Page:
Part 2. MM4XL Tools > 1. Strategic Tools > Risk Analyst > 2. Simulation Never heard of it > Why correlated variables?

Risk Analyst

Why correlated variables?

In statistics, the correlation coefficient is a measure of the strength of the relationship between two variables, and it varies between -1 and 1. In business, for instance, there is typically a negative correlation between price and demand: when the price goes up the likelihood is high that the demand goes down. On the other hand, there may be a positive correlation between the number of phone calls made by sales representatives and the number of appointments set. No correlation is found in most events, such as between the temperature of the cup of coffee on my desk and the colour of the next car driving past my office building.

In modelling scenarios, there are cases when it is important to take correlation into account, for instance, when estimating market share as shown in example 3 of this help chapter. Products where the purchase is driven by strictly utilitarian principles, such as pharmaceuticals and industrial products, supply perhaps the best examples of market share being influenced by technical attributes of the product. When one process has an impact on another we can reasonably believe they are correlated. If the relationship is relevant it should be measured and included in the simulation model.

Risk Analyst uses the function mmCORREL to generate correlated variables according to the Scheuer-Stoller method (read also the material concerning the function mmCORREL in this help file). The following tables have been made from the file example mmCORREL.xls accompanying the Risk Analyst tool of MM4XL software. In the first table we have target values. These are values entered by the user and they specify the desired level of correlation between variables.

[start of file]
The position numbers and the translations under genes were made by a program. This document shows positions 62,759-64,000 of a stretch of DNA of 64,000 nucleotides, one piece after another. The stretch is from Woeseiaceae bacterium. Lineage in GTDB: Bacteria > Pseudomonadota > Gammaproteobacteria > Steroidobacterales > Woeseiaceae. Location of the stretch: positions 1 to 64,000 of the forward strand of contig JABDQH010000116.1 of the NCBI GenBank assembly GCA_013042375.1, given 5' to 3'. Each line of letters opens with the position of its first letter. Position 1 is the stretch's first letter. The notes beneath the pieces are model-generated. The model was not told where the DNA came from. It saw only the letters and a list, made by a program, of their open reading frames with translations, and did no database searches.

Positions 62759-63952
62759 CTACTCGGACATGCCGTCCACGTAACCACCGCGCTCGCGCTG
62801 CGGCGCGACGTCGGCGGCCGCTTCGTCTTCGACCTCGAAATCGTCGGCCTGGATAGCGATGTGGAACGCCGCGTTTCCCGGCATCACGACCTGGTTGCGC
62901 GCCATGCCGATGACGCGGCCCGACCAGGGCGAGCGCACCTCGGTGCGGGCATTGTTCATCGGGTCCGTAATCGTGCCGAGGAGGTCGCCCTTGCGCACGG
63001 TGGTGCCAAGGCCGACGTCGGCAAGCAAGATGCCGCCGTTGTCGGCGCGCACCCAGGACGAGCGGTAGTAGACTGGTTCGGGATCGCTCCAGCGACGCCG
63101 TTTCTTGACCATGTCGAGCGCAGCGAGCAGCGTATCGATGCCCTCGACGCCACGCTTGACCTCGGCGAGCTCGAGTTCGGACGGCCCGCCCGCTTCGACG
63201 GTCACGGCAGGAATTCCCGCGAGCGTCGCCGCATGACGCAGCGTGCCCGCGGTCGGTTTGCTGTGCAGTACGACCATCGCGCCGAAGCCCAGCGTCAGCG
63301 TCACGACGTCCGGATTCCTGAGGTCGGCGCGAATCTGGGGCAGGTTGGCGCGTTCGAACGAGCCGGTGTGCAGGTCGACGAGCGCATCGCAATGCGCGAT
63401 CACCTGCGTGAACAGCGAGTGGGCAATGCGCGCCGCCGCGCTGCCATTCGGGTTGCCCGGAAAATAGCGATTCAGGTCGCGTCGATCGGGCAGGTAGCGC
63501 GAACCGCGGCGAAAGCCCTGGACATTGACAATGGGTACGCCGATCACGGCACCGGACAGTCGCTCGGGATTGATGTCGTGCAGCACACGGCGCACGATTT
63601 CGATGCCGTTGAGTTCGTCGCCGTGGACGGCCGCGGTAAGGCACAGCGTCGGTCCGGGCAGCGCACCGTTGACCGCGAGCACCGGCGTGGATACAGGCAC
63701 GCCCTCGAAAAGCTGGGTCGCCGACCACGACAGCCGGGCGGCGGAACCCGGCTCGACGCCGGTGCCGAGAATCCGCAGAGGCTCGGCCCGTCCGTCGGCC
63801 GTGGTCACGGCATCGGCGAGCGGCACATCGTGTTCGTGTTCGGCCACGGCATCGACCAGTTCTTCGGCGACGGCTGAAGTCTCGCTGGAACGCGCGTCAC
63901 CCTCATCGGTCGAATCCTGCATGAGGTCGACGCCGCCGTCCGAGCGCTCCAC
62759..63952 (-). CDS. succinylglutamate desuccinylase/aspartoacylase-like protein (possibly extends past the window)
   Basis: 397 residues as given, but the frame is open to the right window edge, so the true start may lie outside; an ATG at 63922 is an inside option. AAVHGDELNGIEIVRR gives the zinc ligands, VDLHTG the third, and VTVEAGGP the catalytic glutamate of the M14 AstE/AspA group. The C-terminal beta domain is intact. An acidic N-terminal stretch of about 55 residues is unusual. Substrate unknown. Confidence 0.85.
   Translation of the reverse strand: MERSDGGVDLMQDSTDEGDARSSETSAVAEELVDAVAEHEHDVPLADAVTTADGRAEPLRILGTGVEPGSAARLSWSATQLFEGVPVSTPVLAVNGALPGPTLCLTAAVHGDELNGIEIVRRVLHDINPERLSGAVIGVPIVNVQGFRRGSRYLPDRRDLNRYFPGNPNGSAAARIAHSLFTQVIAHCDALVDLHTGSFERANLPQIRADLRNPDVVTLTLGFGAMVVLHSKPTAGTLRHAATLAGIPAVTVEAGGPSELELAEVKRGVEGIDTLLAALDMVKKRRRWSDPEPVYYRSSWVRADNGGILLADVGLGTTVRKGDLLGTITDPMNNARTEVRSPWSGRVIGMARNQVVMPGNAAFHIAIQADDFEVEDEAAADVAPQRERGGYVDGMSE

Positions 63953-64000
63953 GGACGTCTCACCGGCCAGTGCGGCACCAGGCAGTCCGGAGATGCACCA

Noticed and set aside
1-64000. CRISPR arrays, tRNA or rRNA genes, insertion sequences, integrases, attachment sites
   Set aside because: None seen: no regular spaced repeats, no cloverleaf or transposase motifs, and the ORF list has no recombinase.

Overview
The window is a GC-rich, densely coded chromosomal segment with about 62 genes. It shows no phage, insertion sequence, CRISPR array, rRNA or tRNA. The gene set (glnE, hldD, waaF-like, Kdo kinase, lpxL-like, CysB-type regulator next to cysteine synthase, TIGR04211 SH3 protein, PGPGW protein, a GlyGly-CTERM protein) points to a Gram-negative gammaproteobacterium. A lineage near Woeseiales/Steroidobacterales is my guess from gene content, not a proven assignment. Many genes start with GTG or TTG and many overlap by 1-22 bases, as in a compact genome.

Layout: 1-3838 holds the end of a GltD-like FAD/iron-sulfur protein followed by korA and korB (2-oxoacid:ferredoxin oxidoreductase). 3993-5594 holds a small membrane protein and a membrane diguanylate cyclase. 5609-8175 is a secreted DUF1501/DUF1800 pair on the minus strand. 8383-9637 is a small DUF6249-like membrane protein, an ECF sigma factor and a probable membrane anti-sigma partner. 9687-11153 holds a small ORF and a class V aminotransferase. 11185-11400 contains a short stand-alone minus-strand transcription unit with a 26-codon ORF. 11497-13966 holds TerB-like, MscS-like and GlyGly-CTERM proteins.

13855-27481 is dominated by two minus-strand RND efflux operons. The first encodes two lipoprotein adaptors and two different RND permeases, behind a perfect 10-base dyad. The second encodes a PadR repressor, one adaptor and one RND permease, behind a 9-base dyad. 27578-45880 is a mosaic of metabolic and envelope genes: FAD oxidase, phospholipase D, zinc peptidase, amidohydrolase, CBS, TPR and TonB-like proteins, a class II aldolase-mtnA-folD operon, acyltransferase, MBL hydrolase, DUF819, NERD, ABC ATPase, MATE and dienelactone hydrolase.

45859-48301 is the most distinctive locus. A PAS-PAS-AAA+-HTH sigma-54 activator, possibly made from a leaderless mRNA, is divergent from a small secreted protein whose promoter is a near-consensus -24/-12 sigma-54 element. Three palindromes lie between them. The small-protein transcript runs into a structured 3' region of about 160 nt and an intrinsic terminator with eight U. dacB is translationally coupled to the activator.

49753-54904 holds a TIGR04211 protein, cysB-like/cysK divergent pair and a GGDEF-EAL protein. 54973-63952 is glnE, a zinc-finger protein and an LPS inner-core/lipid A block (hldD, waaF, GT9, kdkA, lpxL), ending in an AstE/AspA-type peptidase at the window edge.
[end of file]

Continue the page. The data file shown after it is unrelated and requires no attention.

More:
Monte Carlo Simulation Software: Management Process Risk Analysis

In the range C16:E16 of the following table we entered the array formula:


 Monte Carlo Simulation Software: Management Process Risk Analysis

While in row 17 we entered the formulae:

=mmNORMAL(10, 1, C16)
=mmNORMAL(10, 1, D16)
=mmNORMAL(10, 1, E16)

Finally, in row 18 of the table above we entered the formulae below and we ran 1000 simulations:


From the Sensitivity page of the Preview window we exported the charts below, which show the level of correlation between the three variables object of the simulation.

 Monte Carlo Simulation Software: Management Process Risk Analysis

 Monte Carlo Simulation Software: Management Process Risk Analysis

 Monte Carlo Simulation Software: Management Process Risk Analysis

The returned values are remarkably close to the target values. This means that the variables generated in B23:D1022 follow a correlation pattern very close to the desired one. When modelling processes where accuracy plays an important role, the mmCORREL function can be a great help.

The correlation coefficient is reliable only where there are linear relationships. If the relationship between two variables follows a non-linear pattern, then the correlation coefficient becomes a weak estimator and may lead to wrong conclusions.

MM4XL software offers two tools called Smart Mapping and Benchmark Map to draw bubble maps, which are very effective charts for detecting correlation. Read more about these tools in the corresponding help chapter.

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